• 3. When people have shared intent or priorities, conflict is unlikely.
    • 4. As intent changes so does behavior.
    2006 NSBA Convention
  • Inherent Conflict in Decision Making 2006 NSBA Convention Board Decisions Role Pressures Value Differences Differences in Position or Status Different Goals Differences in Perceptions Community pressures vs. professional staff pressures Viewing facts differently Conserving resources vs. expanding service New board member vs. the established member, city vs. rural Differences in belief, philosophy, political orientation
  • Know Your Teammates
    • Not understanding the intent and communication style of team members amplifies the inherent conflicts already complicating board decision-making.
    • Not understanding why groups are dysfunctional in part or whole further complicates effective decision-making.
    2006 NSBA Convention
  • Why Teams Underachieve
    • The Five Dysfunctions of a Team
    • -- By Pat Lencioni
    2006 NSBA Convention
  • 2006 NSBA Convention Absence of TRUST
  • Teams with an absence of trust . . .
    • Conceal weaknesses and mistakes from each other
    • Hesitate to ask for help or provide constructive feedback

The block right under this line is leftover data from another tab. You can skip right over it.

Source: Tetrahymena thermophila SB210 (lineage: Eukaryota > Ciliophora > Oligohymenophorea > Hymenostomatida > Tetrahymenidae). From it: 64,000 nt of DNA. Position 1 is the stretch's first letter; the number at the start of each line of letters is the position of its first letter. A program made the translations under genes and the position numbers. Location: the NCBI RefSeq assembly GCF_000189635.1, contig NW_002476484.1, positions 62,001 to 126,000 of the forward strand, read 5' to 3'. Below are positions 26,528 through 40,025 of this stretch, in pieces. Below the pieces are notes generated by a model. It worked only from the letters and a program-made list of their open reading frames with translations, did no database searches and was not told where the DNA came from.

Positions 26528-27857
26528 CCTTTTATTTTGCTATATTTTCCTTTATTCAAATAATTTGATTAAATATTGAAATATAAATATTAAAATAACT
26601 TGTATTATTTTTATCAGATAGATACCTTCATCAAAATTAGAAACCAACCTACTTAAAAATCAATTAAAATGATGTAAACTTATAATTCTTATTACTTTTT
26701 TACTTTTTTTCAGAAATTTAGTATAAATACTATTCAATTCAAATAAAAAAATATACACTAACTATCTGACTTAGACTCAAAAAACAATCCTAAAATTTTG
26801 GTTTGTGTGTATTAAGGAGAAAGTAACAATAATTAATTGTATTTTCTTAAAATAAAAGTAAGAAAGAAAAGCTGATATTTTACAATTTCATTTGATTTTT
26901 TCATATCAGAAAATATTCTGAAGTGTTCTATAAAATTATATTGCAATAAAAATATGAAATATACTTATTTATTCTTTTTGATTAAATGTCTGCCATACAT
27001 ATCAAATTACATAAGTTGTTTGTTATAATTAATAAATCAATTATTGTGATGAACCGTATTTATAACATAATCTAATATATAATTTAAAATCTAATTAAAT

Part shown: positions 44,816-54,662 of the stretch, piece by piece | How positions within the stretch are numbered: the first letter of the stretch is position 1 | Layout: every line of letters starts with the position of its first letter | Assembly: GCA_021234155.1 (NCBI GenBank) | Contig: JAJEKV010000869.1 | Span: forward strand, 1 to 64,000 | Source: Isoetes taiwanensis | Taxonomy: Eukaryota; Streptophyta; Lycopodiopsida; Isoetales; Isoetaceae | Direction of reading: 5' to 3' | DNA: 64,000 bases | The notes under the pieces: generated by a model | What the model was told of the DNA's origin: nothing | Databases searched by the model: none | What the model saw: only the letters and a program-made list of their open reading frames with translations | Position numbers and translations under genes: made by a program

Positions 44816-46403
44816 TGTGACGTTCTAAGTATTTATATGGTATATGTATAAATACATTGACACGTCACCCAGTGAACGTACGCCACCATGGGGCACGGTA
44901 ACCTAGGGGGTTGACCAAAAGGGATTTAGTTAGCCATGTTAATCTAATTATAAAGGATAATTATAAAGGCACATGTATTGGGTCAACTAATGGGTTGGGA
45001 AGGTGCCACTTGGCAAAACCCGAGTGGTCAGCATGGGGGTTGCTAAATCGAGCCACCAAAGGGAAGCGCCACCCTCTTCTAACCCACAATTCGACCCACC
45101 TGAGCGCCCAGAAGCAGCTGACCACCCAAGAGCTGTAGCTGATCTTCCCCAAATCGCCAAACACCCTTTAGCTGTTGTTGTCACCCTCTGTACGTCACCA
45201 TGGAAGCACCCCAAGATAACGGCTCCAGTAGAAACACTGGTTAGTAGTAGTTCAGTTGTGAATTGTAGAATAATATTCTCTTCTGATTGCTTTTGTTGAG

• Hesitate to offer help outside their own areas of responsibility
    • Jump to conclusions about the intentions of others without attempting to clarify them
    • Fail to tap into one another’s skills and experiences
    • Waste time and energy managing their behaviors for effect
    • Hold grudges
    • Dread meetings and avoid spending time together
    2006 NSBA Convention
  • Overcoming Lack of Trust
    • Vulnerability-based trust requires shared experiences over time, multiple instances of follow-through and credibility, and an in-depth understanding of the unique attributes of team members.
    2006 NSBA Convention
    • Personal Histories Exercise
    • Team Effectiveness Exercise